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Could We Please Talk About Something Else?

No.

An Advance Health Care Directive (AHCD) is important.  Grown-up.  Considerate, too. Dull? certainly.  Threatening? maybe just a little.  A bit creepy?  sort of.  But indefinitely put-offable? no.   So let’s get to it.

You know how, when you and the family all get together and start telling stories, there are lots and lots of different versions of the same event?  And how we each stick to ours, insisting our version is the one?  How Aunt Mary told you a bunch of stuff she never shared with your sister?  And how your dad’s recollection of what your mom wanted is really different from the way you remember things?  Well, that’s how it is with a dying person’s last wishes.

Not to be insensitive here, but it is nearly impossible to know what a gravely ill or injured person wants – especially when we are all under the relentless pressure of a health crisis – unless it has been discussed well ahead of time.  There is nothing like the stress and uncertainty brought on by an emergency to fuel old family animosities.  We argue and fight about the best way to treat the patient when we really should be focused on the loved one we might lose, comforting each other, sharing time with each other. It really is a quality of life issue: organizing care and treatment preferences well ahead of time can make all the difference.

Here are some specifics to think about as you prepare your AHCD:

  • What medical treatments and care are okay?  What procedures or protocols scare you?  Do you need to find out more information about end-of-life options?
  • Who is going to be making the decisions for you if you cannot make them on your own?  And remember, there are financial decisions and health care decisions.  It could well be the same person, but does not have to be.  The same person handling both may not be right for you.
  • Do you want to be resuscitated if you stop breathing and/or your heart stops?  Do you understand how this could happen and what the procedures are?
  • Do you want to stay at home if you are seriously or terminally ill?  Go somewhere else?  Be hospitalized?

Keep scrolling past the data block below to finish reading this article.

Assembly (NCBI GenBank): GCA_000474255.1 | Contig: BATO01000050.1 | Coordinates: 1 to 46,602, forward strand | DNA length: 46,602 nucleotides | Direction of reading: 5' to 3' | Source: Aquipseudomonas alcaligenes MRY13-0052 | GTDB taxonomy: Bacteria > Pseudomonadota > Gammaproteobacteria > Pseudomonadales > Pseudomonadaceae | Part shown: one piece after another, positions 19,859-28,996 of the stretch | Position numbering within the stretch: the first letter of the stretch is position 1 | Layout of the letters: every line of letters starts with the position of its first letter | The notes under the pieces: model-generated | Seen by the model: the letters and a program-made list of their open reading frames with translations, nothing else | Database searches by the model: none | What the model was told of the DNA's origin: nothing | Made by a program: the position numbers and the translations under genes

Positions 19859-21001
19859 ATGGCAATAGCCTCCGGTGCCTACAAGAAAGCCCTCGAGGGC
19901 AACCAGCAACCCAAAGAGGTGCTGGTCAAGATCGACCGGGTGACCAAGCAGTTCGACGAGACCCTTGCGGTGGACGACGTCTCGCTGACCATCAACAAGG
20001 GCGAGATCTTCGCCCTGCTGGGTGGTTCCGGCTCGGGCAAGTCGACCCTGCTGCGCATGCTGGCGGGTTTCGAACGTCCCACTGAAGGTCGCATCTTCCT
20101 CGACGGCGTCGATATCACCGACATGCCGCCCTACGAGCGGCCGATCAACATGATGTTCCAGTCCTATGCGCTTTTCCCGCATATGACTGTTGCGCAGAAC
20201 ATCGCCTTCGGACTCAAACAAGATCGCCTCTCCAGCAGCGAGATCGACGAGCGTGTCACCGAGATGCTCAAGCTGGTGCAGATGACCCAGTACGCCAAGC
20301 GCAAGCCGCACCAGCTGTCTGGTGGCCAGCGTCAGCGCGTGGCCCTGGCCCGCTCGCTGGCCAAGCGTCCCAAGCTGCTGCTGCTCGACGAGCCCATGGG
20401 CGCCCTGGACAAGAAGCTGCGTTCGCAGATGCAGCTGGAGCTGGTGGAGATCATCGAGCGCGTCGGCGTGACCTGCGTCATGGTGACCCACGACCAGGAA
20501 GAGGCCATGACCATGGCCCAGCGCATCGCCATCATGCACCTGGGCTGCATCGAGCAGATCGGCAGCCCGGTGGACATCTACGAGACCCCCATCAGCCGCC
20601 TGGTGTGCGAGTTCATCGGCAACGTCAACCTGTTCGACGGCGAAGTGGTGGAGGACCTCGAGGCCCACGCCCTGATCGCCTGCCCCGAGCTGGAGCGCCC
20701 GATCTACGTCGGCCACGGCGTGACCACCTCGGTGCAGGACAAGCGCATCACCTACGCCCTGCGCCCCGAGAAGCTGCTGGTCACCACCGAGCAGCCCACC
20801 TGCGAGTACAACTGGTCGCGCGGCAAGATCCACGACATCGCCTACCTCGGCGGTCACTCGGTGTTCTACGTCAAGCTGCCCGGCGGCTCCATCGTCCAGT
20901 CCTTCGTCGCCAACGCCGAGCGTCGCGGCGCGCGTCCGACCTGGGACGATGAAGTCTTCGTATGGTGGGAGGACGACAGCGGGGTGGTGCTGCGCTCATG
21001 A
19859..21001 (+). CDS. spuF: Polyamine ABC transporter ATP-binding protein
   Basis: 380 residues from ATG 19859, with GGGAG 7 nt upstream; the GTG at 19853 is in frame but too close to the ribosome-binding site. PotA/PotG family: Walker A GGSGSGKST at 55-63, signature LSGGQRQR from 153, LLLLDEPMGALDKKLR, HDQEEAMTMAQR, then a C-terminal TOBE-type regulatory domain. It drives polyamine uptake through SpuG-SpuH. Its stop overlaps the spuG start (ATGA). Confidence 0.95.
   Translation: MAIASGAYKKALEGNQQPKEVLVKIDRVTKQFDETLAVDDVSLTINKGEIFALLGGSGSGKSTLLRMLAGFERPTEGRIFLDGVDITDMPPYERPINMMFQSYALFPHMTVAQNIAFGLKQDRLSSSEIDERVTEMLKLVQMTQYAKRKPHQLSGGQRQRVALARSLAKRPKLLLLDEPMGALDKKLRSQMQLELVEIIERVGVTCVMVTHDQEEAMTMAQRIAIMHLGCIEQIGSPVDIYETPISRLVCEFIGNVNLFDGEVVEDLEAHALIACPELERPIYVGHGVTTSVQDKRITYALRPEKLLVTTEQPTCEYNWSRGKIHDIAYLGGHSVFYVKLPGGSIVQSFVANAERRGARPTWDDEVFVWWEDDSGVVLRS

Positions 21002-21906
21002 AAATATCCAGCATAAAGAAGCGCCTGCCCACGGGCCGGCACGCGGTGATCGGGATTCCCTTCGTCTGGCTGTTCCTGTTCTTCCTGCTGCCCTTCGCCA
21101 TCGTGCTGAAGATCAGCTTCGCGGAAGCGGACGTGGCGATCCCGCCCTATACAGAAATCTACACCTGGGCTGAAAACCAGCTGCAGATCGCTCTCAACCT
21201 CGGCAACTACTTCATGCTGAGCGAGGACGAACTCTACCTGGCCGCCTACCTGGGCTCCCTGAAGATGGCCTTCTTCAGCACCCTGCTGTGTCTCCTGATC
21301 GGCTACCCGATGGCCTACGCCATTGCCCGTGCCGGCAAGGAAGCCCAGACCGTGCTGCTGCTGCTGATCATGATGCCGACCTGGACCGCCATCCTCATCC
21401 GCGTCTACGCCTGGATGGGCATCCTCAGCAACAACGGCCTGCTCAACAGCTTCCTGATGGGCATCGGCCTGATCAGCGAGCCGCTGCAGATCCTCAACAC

• How is your care paid for?  Is your health insurance adequate?  How will loved ones manage while caring for you, or grieving and making final arrangements?
  • How much do you understand about what happens when a person dies?  Is the family prepared for all the changes that will ensue?
You will also want to go over things with your primary care physician.  Can you talk comfortably with your  doctor about this?  You really should be able to.  Keep in mind that he or she is probably going to be in charge of your care when the directive and your instructions come into play.  Your doctor can:
  • Answer any questions you have about the details of medical treatments and procedures used during emergencies and end-of-life situations.  He or she can help you weigh pro’s and con’s.  Too much of what we think we know about medical care comes from television and the movies.  We need real world help, here – ask!
  • Help you organize and phrase your AHCD so that it makes sense to medical professionals and care givers.
  • Indicate any confusing, illogical or inconsistent aspects of your requests.  Again, let your doctor help you.  Sometimes refusing one treatment means you are also indicating you do not want another similar or follow-up treatment. Are you sure about that?  Medical terminology is very specialized and specific.  And evolving and changing, too.  Make sure you are both talking about the same thing and understand the consequences.
  • Let you know if there is anything in your directive that he or she cannot honor because of moral, professional or personal considerations.
Next, what to go over with the family.
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